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  5. Inculcated traits and game-type combinations: a cross-cultural viewRoberts, John M. - The Humanistic and Mental Health Aspects of Sports, Exercise and Recreation, 1976 - 1 Hypotheses

    This study relates the type of games present in a society to the level of cultural complexity. Authors use a "game-type combination scale" that categorizes societies as having: 1) games of physical skill only; 2) games of physical skill and games of chance; and 3) games of physical skill, games of chance, and games of strategy. Results show a relationship between the game-type combination scale and indicators of cultural complexity.

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  6. Modernization as changes in cultural complexity: new cross-cultural measurementsDivale, William Tulio - Cross-Cultural Research, 2001 - 2 Hypotheses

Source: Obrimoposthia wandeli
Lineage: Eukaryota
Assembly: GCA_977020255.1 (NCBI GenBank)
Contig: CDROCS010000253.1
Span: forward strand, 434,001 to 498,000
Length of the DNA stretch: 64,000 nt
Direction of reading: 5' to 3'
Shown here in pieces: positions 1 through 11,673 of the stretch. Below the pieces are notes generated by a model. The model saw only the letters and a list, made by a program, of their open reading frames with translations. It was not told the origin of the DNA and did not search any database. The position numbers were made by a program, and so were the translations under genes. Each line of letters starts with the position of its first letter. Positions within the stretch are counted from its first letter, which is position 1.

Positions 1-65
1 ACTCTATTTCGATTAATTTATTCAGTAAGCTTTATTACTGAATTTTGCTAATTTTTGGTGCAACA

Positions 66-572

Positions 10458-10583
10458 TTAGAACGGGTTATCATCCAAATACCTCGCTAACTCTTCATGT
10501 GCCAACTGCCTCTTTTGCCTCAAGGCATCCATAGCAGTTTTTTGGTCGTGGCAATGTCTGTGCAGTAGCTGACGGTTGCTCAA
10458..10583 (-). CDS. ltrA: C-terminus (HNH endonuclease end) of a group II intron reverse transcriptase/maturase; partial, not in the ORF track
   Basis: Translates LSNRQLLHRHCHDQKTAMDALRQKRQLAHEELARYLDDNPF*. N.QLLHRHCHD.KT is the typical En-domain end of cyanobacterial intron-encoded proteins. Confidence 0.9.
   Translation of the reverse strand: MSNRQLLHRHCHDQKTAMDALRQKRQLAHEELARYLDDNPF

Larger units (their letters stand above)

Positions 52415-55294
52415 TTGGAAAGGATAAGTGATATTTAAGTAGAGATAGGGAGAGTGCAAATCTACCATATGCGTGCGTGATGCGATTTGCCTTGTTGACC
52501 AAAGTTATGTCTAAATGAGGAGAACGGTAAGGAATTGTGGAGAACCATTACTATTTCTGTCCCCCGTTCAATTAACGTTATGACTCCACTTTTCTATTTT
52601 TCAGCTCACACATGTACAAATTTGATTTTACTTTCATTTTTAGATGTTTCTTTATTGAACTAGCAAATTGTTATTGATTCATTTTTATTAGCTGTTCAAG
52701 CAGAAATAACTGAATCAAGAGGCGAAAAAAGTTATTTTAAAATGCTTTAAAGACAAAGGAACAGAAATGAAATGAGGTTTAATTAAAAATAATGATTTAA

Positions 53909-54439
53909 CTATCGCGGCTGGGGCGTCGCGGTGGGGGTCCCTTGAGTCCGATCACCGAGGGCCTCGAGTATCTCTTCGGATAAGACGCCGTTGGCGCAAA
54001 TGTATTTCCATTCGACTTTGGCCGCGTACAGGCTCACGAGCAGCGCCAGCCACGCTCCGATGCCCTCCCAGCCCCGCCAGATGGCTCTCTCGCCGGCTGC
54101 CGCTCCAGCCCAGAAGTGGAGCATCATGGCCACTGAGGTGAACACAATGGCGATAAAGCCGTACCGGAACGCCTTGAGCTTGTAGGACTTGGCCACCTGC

This article considers the consequences of modernization. Factor analysis is used to identify four stages of modernization: 1) changes in education, government, and trade; 2) changes in health, technology, and transportation; 3) changes in family, religion, and toilet; and 4) changes in behavior. The authors then consider five trends they expect to be associated with modernization and test whether they develop over the course of the four stages. Results indicate that these 5 trends—increased cultural complexity, female status, pacification, suicide, and social stress—are associated with only the first and fourth stages.

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  7. Altered states of consciousness within a general evolutionary perspective: a holocultural analysisBourguignon, Erika - Cross-Cultural Research, 1977 - 1 Hypotheses

    This article investigates a cultural patterning of altered states of consciousness. The authors use an ordinal variable for a society's trance type; its four levels are 1) trance, 2) trance and possession trance, 3) possession trance, and 4) neither type. Results suggest that trance type is associated with measures of societal complexity and subsistence economy. Regional differences and the effects of diffusion are also examined.

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  8. Societal complexity or production techniques: another look at udy's data on the structure of work organizationsNorr, James L. - American Journal of Sociology, 1977 - 3 Hypotheses